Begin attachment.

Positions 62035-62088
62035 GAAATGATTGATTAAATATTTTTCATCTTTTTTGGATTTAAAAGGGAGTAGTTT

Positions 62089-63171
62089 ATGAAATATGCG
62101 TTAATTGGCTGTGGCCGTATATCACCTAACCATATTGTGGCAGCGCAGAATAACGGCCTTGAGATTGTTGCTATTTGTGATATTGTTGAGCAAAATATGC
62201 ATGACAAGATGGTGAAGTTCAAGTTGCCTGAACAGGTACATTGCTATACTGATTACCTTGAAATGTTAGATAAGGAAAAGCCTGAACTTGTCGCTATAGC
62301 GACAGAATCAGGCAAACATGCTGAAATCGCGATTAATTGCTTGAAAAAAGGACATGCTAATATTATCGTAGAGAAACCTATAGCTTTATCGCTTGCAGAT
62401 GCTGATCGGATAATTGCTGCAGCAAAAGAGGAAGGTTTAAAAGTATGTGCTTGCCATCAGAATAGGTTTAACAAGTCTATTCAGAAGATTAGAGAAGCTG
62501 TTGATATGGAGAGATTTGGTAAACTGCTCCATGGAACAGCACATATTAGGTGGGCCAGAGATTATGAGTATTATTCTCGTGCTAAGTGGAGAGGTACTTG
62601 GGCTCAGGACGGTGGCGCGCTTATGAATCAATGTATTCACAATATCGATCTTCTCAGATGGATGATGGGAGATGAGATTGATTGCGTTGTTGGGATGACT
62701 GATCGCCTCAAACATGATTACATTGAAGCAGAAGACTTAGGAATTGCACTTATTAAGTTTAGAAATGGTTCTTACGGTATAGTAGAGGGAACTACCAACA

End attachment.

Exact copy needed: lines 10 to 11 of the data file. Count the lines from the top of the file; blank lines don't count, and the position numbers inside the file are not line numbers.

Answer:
62601 GGCTCAGGACGGTGGCGCGCTTATGAATCAATGTATTCACAATATCGATCTTCTCAGATGGATGATGGGAGATGAGATTGATTGCGTTGTTGGGATGACT
62701 GATCGCCTCAAACATGATTACATTGAAGCAGAAGACTTAGGAATTGCACTTATTAAGTTTAGAAATGGTTCTTACGGTATAGTAGAGGGAACTACCAACA